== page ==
The Moose urges progressives to follow Tony's lead.
Yesterday, once again, we were reminded of the Jihadist threat. Fortunately, the damage was minimal in London, but the threat continues to be severe.
As the Moose has previously noted, the Jihadist threat is a fight against the modern variant of the reactionary fascist scourge. It is not a generic fight against terrorism, but rather a specific battle against a totalitarian ideology that has hijacked a faith.
The person who has best articulated the challenge has been the British Prime Minister. In a speech earlier this month Blair eloquently stated,
"What we are confronting here is an evil ideology. It is not a clash of civilisations all civilised people, Muslim or other, feel revulsion at it. But it is a global struggle and it is a battle of ideas, hearts and minds, both within Islam and outside it. This is the battle that must be won, a battle not just about the terrorist methods but their views. Not just their barbaric acts, but their barbaric ideas. Not only what they do but what they think and the thinking they would impose on others."
Far better than the Bushies, Blair understands that this is ultimately a battle of ideas, not just military force. The Prime Minister has also suggested convening an international conference on Islamic extremism "to try and take concerted action across the world to try to root out this type of extremist teaching."
Of course the Saudis have long financed a world-wide network of religious schools that have spread the extremist hate. That might be a particular interesting area of examination.
Some on the left mistakenly believe that the Jihadists are motivated by legitimate grievances rather than a fascist ideology. No, it is neither American presence in Iraq nor Israeli occupation of Gaza and the West bank that motivate these fascist killers but dreams of extremist Islamic dominance. Lefties cannot become "excuse makers." Tom Friedman writes in today's New York Times,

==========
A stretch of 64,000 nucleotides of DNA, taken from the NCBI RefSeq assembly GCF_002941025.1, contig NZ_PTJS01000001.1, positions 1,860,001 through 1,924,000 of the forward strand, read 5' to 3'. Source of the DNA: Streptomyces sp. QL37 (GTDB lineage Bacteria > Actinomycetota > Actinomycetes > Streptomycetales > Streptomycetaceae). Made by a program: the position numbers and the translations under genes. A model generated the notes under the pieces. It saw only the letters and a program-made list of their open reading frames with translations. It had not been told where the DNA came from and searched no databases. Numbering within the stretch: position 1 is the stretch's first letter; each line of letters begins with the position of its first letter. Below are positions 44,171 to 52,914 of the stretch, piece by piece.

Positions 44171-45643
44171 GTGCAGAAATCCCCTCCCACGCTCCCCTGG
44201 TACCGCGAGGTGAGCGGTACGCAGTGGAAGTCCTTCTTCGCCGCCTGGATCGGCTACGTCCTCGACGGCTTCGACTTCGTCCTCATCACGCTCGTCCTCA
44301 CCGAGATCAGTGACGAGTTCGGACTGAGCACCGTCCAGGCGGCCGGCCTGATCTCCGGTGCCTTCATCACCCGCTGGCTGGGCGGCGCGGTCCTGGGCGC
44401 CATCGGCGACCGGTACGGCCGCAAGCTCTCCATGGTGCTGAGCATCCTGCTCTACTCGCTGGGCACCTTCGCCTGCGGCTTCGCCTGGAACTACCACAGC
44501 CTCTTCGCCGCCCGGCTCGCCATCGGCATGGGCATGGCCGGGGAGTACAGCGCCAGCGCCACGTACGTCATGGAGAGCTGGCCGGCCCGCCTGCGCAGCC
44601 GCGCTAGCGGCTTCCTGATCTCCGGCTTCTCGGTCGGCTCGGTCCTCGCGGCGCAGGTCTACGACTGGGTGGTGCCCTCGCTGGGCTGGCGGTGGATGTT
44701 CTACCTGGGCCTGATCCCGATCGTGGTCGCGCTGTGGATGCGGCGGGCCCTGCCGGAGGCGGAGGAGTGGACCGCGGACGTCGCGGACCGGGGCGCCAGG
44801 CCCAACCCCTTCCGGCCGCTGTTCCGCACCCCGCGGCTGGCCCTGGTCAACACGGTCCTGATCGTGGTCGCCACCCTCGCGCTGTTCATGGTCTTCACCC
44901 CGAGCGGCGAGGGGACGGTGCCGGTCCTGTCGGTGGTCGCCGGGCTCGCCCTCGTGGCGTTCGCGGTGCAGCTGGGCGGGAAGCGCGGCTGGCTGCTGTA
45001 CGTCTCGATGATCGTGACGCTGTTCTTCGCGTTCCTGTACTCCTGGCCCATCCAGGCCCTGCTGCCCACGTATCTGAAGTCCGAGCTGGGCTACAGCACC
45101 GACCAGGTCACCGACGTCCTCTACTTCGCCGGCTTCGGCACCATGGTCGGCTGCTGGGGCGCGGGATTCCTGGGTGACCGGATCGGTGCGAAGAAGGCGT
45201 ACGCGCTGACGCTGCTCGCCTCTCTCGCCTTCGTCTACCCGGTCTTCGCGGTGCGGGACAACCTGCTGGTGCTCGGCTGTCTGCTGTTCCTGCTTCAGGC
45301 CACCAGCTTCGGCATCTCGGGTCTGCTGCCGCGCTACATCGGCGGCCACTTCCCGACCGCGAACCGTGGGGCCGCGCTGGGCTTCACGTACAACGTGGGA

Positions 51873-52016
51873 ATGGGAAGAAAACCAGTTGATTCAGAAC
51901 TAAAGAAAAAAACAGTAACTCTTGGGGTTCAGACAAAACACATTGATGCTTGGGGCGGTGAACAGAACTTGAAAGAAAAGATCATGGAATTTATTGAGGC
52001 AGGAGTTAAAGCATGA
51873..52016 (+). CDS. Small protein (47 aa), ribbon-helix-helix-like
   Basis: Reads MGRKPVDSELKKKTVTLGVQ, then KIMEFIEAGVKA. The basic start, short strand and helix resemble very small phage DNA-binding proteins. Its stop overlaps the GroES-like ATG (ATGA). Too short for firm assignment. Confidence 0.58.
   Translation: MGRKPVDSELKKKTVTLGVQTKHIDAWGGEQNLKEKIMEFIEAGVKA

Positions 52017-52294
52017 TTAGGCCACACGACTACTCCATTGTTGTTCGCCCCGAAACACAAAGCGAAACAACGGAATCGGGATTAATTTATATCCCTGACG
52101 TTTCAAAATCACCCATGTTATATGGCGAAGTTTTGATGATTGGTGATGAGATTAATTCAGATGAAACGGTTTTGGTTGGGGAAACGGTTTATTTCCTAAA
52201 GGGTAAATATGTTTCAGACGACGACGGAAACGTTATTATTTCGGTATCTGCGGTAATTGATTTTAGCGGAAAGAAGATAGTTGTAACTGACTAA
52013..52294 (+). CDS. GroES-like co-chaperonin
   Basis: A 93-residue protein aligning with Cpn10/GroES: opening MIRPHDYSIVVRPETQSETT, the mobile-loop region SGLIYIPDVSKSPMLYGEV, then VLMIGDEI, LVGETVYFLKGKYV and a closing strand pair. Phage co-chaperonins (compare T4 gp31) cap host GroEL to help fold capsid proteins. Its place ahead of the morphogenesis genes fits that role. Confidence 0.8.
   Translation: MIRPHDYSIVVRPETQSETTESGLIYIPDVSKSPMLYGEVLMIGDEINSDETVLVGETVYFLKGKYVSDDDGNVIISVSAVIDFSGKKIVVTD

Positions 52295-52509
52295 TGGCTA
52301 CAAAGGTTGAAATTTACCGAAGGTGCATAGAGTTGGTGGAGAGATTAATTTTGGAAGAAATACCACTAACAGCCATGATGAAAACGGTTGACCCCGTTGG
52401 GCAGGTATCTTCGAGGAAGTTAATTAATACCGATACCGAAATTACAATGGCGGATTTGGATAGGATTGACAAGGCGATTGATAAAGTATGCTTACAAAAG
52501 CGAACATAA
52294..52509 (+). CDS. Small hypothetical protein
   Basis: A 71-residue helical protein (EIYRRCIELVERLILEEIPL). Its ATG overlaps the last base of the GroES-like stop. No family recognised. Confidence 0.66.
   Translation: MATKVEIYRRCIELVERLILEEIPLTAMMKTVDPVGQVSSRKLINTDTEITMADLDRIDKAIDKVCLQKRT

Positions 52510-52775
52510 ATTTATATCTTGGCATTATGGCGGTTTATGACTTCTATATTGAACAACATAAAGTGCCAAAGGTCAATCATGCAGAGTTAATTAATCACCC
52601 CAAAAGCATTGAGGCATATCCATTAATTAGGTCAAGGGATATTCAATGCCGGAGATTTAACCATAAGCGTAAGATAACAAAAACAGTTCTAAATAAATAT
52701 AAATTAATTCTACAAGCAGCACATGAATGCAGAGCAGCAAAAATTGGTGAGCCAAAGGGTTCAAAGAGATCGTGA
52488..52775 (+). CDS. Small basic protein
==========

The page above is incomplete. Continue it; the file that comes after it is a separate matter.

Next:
"We also need to spotlight the "excuse makers," the former State Department spokesman James Rubin said. After every major terrorist incident, the excuse makers come out to tell us why imperialism, Zionism, colonialism or Iraq explains why the terrorists acted. These excuse makers are just one notch less despicable than the terrorists and also deserve to be exposed. When you live in an open society like London, where anyone with a grievance can publish an article, run for office or start a political movement, the notion that blowing up a busload of innocent civilians in response to Iraq is somehow "understandable" is outrageous. "It erases the distinction between legitimate dissent and terrorism," Mr. Rubin said, "and an open society needs to maintain a clear wall between them."
If this fight is to be victorious, it needs the passionate participation of progressives. After all, the liberal values of liberty, women's rights and individual autonomy are most threatened by the Jihadists. One effort that is underway to unite international progressives against the Jihadists is Unite Against Terror (hat tip to Andrew Sullivan). They write,
"These terrorists do not hate what is worst in the societies they attack, but what is best. They despise individual liberty, critical thought, gender equality, religious tolerance, the rights of minorities and political pluralism. They do not criticize democracy because it sometimes fails to live up to its principles; they oppose those principles."
The case for the liberal war against the Jihadists is also passionately articulated in an article by Peter Ross Range in the forthcoming Blueprint,
"If it weren't already obvious that liberals should be leading exponents of the war on terror -- rather than only its sharpest critics -- then the London terror attacks should have had a clarifying effect. By striking one of the most liberal-minded cities in the world, the jihadists showed their disdain for the place where more Muslims have found greater refuge from the failings of their own societies, politically and economically, than anywhere else. Nowhere else do they experience greater freedom of speech -- including the right to use their mosques to incite violence against non-Muslims."
Democratic and progressive leaders must speak often, clearly, specifically and unambiguously against the Jihadist threat. At the moment, too few do. Yes, they occasionally make the obligatory comments against terrorism, but all of their passion is directed to criticism of President Bush. While we certainly should not curb or curtail our critique of the Bushies, the primary focus of our ire should be the greatest enemy of international progressivism - Jihadist terror. --